Re: Transmission, Inheritance, Emulation 18
Ah, I see I have stirred up the beginnings of a hornets' nest.
First, I have known Isoyama Shihan for many years and have had many conversations with him that have never entered the public record. In the Aikido Journal interview Isoyama Shihan talked largely of tanto-dori, tachi-dori and jo-dori, which are featured in all the demonstrations given by the present Doshu that I have seen so far.
Of course, I do not deny that weapons training still goes on in the Ibraragi Shibu Dojo and I am quite happy about this, After all, I practise and teach it myself in my own dojo here.
My point is that O Sensei's weapons training in Iwama has largely been associated with Saito Morihiro Sensei and this is why he receives attention in Ellis's book. The weapons training in Shingu and Kumamoto was different to what was going on in Iwama and Saito Sensei devoted his life to maintaining and nurturing what he had been taught in by O Sensei in Iwama. I suspect that 'Iwama no kokoro', to adapt a phrase that is often used here, is being kept alive largely by Hitohiro Saito, who is devoting himself to maintaining and nurturing the legacy he inherited from his father.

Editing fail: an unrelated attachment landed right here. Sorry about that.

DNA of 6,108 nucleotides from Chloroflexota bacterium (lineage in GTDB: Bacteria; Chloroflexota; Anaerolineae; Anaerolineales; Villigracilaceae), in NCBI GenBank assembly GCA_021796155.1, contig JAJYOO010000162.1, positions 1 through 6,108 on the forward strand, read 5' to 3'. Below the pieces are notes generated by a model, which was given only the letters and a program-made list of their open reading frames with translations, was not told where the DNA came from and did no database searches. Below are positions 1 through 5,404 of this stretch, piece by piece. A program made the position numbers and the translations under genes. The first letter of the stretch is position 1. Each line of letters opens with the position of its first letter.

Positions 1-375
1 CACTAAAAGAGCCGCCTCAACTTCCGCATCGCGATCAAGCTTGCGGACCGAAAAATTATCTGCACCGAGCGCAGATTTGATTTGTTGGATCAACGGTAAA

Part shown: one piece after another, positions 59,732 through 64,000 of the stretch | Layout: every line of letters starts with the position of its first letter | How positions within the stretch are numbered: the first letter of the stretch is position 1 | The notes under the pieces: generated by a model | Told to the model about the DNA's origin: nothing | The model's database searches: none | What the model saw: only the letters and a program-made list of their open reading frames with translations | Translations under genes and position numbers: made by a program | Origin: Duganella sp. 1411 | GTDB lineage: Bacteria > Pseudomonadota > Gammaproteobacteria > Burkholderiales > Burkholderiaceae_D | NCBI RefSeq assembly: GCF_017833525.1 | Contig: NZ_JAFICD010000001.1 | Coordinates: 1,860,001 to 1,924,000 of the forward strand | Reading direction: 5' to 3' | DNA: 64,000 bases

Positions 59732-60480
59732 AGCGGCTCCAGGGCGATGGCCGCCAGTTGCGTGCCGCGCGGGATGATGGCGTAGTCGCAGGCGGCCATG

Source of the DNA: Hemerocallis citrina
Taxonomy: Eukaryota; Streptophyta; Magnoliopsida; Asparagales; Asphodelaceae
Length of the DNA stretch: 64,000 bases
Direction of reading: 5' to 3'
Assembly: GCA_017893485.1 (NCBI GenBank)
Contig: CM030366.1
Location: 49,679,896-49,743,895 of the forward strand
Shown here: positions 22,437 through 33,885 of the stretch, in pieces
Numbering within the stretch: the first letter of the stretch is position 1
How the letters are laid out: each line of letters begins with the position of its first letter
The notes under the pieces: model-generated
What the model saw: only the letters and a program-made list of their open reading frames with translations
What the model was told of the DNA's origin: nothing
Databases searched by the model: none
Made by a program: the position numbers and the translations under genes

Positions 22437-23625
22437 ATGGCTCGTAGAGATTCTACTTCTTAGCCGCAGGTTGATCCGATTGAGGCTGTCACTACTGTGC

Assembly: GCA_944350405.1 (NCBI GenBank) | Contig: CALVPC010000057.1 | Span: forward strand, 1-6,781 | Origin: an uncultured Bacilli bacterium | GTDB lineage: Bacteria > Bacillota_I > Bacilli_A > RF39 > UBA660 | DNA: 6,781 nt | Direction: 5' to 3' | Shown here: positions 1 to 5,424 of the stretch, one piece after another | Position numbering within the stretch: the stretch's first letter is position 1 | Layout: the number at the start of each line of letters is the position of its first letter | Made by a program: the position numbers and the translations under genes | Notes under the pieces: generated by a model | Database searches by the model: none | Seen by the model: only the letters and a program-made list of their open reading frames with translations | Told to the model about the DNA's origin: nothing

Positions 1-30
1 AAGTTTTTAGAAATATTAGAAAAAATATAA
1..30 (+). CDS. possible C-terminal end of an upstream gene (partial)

As for the statue, well, there is an ura aspect to this whole project, as well as the omote that you see. For me, it is notable that O Sensei is not depicted holding a weapon, like a sword or staff. He just stands there on his plinth, like a shrine guardian.